Background: Many Americans like to imagine the history of their nation as one of continual progress. While acknowledging that not all persons and groups enjoyed equal rights at all times, Americans often take it for granted that American history moves in only one direction: toward greater rights, greater freedom, and greater equality. However, from roughly 1867 to 1875, African Americans enjoyed far more political influence and equal rights than they ever had before, or ever would again, until the end of the modern Civil Rights Movement almost a century later. In addition to the disturbance in the social hierarchy created by the end of slavery, the nation experienced the influx of huge numbers of immigrants during the last half of the 1800s, many of whom were viewed by the American population as different and inferior to earlier waves of immigrants. Adding to concerns about social order was the push for women’s suffrage that arose after Civil War. These factors came together to create a threat to White male supremacy and combined to create a period characterized by conflict over race, ethnicity, and gender.
Review the following sources about the differences between primary and secondary sources:
- Primary, Secondary, Tertiary Sources
- How to Research Primary Sources
- How to Research Secondary Sources
- What is Freedom?—Freedom: A History of US in the Films on Demand database in the Ashford University Library
- Alien Menace
- Entertaining Citizenship: Masculinity and Minstrelsy in Post-Emancipation San Francisco
- Identity, Marriage, and Schools: Life along the Color Line/s in the Era of Plessy v. Ferguson
- Whiteness, Freedom, and Technology: The Racial Struggle Over Philadelphia’s Streetcars, 1859-1867
Instructions: Explore the Alien Menace exhibit thoroughly, viewing all of the links. You are not required to answer the questions on the website, but consider them. Watch What is Freedom?—Freedom: A History of US from the Films on Demand database. Based on Chapter 1 in your textbook, the required exhibit, and the film, explain
- Why the last half of the 1800s was a time of conflict over the meanings of citizenship, race, and gender.
- How African Americans, White Americans, and immigrants worked to secure their places in the social and political hierarchy.
Your initial post should be at least 250 words in length. Provide specific examples to support your points. Your references and citations must be formatted according to APA style as outlined by the Ashford Writing Center. Respond to at least two of your classmates’ posts by Day 7. Thanks
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The last half of the 1800s was a time of conflict in the United States over the meanings of citizenship, race, and gender. The end of slavery brought about a disruption in the social hierarchy, and the influx of huge numbers of immigrants during this period was viewed by many as a threat to the American way of life. This situation was further compounded by the push for women’s suffrage, which arose after the Civil War. This essay aims to explain why this period was characterized by such conflict and how African Americans, White Americans, and immigrants worked to secure their places in the social and political hierarchy.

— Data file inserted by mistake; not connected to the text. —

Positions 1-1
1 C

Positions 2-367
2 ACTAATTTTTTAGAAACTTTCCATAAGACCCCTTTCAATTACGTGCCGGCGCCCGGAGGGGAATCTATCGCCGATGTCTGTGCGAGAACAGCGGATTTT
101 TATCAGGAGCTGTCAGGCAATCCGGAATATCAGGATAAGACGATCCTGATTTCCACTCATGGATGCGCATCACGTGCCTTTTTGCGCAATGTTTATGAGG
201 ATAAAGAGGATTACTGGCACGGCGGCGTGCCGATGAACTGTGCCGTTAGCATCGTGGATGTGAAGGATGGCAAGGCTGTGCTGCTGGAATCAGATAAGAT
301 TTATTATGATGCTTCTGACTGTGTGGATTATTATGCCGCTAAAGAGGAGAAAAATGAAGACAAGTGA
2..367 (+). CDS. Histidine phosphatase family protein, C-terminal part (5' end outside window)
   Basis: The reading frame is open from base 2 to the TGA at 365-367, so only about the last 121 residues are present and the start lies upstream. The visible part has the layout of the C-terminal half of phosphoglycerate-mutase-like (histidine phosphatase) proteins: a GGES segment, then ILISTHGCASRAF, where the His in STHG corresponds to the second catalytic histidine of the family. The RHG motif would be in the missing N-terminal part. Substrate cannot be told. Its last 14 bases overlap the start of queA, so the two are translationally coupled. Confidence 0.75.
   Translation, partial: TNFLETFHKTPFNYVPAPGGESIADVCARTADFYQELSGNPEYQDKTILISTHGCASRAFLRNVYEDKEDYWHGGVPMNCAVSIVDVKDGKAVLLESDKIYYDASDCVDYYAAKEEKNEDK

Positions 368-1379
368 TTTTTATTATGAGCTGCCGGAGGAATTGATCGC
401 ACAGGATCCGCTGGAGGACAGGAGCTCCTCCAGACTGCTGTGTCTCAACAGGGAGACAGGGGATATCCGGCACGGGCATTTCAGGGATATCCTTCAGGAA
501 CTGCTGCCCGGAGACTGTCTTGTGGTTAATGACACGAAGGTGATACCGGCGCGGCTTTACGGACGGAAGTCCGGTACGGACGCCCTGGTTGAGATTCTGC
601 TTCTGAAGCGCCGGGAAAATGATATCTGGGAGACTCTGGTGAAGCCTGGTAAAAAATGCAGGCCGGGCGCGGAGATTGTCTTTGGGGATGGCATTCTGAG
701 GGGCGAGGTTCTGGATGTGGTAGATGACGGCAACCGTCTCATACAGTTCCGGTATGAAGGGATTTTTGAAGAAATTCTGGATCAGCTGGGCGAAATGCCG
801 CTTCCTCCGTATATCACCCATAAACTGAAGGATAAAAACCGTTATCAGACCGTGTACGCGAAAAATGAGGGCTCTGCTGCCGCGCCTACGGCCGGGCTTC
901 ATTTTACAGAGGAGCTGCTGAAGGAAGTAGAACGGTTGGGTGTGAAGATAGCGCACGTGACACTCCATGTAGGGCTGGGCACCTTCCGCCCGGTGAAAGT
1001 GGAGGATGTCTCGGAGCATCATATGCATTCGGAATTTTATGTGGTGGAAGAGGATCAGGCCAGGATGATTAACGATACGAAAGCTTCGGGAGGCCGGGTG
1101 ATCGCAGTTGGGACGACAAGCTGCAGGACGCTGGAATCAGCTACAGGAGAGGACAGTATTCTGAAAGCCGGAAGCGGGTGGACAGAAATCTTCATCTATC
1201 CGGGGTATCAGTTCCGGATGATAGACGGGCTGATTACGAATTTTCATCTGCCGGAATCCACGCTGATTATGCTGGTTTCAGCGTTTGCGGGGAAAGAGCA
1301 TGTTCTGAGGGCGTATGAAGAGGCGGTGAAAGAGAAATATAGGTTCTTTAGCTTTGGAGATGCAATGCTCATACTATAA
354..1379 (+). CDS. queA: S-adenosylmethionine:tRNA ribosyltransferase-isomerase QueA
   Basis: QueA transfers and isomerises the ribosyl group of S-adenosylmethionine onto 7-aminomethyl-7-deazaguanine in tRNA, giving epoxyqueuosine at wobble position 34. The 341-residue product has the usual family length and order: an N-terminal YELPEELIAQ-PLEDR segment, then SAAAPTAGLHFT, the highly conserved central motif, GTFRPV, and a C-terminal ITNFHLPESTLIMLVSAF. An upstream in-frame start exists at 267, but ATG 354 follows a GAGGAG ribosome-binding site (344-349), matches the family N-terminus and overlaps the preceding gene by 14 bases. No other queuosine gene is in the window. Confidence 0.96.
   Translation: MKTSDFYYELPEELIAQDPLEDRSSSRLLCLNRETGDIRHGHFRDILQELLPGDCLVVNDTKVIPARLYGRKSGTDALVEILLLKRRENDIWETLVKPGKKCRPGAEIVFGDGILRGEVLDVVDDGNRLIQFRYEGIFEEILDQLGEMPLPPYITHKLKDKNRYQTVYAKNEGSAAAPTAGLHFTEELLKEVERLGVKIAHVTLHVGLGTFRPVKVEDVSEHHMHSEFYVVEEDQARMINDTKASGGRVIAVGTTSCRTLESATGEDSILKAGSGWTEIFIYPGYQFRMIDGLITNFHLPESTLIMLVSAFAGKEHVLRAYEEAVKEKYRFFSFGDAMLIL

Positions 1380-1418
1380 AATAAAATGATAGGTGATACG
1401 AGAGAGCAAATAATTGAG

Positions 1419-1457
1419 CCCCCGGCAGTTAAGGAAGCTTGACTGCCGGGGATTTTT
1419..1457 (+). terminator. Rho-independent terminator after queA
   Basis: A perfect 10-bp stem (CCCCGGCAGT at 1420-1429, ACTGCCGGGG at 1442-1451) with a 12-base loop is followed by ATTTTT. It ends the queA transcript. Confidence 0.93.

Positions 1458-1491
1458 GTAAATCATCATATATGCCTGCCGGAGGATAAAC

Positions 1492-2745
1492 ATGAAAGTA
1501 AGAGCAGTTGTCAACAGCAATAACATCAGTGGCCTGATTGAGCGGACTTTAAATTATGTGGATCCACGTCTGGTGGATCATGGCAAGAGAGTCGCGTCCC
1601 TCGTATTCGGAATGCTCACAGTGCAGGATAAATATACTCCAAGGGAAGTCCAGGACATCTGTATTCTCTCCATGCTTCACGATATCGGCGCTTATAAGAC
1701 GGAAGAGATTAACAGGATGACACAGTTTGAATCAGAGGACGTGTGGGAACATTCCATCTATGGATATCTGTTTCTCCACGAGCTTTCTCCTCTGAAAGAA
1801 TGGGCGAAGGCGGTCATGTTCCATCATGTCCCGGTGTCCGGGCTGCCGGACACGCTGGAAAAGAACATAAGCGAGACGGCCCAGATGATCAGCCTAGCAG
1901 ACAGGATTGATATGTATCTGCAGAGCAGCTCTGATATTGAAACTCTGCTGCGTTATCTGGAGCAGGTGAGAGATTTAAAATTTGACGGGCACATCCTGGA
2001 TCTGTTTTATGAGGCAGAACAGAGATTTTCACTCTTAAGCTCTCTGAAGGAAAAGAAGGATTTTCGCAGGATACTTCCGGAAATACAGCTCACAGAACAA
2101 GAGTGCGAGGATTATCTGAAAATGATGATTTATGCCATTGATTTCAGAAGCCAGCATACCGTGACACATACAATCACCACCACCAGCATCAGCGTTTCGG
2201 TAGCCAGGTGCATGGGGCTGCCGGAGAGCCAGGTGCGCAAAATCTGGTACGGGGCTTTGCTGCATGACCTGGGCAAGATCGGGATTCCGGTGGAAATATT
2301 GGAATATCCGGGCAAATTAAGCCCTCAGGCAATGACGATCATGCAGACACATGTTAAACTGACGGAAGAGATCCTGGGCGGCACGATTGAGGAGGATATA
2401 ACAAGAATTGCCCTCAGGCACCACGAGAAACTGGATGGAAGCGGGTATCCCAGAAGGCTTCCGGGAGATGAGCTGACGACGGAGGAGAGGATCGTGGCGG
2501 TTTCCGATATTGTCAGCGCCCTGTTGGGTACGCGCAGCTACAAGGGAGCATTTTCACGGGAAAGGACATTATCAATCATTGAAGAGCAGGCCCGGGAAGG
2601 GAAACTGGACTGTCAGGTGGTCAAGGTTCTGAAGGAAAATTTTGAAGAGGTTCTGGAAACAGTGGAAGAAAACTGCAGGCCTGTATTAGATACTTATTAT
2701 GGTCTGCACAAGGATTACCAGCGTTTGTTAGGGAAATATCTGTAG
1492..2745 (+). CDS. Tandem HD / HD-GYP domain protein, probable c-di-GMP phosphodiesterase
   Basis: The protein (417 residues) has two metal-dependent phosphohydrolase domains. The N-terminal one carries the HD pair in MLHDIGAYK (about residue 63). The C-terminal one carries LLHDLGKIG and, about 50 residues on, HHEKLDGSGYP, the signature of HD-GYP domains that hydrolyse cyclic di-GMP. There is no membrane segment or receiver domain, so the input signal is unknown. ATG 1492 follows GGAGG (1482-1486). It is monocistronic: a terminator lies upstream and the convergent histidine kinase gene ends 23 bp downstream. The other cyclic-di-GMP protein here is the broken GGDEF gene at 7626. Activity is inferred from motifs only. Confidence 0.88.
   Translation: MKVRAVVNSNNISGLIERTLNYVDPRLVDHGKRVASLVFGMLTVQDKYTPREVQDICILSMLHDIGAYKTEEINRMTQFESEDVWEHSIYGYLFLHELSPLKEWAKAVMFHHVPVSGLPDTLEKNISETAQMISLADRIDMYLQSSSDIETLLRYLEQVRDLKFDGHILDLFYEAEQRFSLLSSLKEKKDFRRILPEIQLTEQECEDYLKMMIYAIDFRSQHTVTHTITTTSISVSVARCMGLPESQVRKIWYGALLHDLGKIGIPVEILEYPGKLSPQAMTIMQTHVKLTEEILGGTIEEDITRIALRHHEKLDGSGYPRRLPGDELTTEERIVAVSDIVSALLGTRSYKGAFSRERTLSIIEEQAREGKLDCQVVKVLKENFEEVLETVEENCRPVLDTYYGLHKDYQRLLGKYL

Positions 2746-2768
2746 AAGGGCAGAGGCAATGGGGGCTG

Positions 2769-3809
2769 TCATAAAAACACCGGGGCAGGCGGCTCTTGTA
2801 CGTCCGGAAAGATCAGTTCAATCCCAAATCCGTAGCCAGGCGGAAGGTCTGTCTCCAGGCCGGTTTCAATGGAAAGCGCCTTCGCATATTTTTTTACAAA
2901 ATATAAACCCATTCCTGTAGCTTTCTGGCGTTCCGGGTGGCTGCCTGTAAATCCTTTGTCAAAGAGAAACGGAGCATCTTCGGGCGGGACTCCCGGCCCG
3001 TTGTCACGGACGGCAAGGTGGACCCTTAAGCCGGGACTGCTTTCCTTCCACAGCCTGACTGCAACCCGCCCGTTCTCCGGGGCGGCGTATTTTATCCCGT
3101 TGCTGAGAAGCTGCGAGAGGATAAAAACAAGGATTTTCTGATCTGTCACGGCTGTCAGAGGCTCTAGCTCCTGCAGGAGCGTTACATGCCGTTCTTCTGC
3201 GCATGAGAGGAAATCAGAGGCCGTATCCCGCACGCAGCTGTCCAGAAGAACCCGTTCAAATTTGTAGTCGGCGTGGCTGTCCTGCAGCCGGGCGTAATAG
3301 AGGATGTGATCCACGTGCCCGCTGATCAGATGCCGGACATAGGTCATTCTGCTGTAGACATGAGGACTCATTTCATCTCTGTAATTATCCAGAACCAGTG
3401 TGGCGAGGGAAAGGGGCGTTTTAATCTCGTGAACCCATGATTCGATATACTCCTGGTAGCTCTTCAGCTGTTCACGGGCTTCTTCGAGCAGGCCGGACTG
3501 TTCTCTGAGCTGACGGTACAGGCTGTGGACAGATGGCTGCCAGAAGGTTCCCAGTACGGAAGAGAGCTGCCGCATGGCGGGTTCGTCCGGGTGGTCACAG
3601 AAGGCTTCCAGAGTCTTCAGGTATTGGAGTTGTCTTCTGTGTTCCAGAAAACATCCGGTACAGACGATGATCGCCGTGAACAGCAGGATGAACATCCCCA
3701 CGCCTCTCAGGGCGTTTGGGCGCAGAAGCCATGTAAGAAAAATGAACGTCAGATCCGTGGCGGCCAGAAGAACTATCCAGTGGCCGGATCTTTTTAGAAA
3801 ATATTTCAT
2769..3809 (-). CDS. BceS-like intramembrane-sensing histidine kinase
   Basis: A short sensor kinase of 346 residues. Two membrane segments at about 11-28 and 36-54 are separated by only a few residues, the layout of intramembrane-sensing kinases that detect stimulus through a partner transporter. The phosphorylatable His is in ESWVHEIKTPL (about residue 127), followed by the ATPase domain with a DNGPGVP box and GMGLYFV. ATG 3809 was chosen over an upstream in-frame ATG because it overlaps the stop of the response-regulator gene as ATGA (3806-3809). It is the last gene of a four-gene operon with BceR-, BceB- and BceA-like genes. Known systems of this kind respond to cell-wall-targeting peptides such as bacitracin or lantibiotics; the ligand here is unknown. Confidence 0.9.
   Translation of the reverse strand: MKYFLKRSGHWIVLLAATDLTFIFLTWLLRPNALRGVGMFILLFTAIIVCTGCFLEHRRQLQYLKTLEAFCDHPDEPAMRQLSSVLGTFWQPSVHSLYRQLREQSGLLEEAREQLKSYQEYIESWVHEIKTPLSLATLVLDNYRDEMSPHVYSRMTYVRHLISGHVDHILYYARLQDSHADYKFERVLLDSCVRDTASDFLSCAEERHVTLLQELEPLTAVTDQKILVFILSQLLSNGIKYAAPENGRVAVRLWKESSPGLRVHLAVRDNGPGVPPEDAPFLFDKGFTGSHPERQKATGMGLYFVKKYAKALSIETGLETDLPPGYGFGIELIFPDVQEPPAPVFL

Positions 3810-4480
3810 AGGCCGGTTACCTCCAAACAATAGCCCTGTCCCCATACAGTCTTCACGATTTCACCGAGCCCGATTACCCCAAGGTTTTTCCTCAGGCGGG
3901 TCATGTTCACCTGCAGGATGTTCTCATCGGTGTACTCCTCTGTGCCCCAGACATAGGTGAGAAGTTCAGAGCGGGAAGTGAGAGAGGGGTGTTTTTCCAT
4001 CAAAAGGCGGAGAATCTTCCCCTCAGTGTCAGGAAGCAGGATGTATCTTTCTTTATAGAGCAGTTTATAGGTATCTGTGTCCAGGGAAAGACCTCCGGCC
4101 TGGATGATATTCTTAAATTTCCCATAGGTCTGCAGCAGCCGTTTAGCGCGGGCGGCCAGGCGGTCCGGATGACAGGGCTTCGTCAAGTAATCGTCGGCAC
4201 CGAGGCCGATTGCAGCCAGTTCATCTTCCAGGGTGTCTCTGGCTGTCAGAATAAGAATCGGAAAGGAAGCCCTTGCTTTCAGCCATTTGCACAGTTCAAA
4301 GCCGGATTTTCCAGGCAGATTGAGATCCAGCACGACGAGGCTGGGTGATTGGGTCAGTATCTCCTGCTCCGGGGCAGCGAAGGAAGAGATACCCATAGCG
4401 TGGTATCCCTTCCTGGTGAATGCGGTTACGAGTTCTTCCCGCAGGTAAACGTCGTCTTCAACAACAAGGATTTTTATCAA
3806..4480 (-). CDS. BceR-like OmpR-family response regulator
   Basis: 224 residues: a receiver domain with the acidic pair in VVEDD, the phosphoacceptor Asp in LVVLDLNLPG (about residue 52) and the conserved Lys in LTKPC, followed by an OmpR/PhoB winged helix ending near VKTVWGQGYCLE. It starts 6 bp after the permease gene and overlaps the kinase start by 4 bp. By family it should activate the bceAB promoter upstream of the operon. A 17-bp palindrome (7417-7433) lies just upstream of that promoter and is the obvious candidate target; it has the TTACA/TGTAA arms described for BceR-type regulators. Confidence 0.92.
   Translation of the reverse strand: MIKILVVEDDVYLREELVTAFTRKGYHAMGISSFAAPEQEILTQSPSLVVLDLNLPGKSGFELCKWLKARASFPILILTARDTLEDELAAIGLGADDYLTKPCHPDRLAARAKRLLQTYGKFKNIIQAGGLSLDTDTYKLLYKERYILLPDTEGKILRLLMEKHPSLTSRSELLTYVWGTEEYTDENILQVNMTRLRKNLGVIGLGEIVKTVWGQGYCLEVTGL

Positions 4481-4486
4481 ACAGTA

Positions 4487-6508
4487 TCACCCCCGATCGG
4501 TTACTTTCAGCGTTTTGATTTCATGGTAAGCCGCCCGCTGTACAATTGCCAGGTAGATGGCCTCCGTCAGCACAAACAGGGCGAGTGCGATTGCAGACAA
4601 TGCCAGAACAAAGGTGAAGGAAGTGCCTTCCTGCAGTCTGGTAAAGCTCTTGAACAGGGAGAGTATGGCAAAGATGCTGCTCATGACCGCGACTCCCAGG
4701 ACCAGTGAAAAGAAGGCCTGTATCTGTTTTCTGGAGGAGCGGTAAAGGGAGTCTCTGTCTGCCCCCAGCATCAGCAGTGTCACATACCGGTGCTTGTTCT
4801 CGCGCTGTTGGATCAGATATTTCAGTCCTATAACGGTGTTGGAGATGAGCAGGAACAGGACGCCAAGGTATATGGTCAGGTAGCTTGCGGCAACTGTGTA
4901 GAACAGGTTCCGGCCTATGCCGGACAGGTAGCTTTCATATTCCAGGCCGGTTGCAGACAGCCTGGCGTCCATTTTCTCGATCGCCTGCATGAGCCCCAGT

The last half of the 1800s was a time of conflict over the meanings of citizenship, race, and gender because of several factors, including the end of slavery, which created a disturbance in the social hierarchy. African Americans, who had been previously enslaved and denied basic human rights, enjoyed more political influence and equal rights than they had before. This newfound freedom was not well-received by White Americans, who felt that they were losing their power and superiority. Additionally, the push for women’s suffrage added fuel to the fire and contributed to the conflict over gender roles and the meaning of citizenship.
During this period, African Americans, White Americans, and immigrants worked to secure their places in the social and political hierarchy in different ways. African Americans struggled for equal rights and access to education, housing, and employment opportunities. They formed organizations and engaged in activism to fight for their rights and address social injustices. Meanwhile, White Americans, who were losing their dominance in society, worked to maintain their power and status by enshrining the ideal of White supremacy in law and culture. Immigrants, on the other hand, faced discrimination and marginalization due to their ethnicity, religion, and language. They sought to assimilate into American culture and demonstrate their loyalty to the country by serving in the military and participating in civic activities. Overall, the last half of the 1800s was a time of conflict, as various groups struggled to define and secure their identities within a rapidly changing society.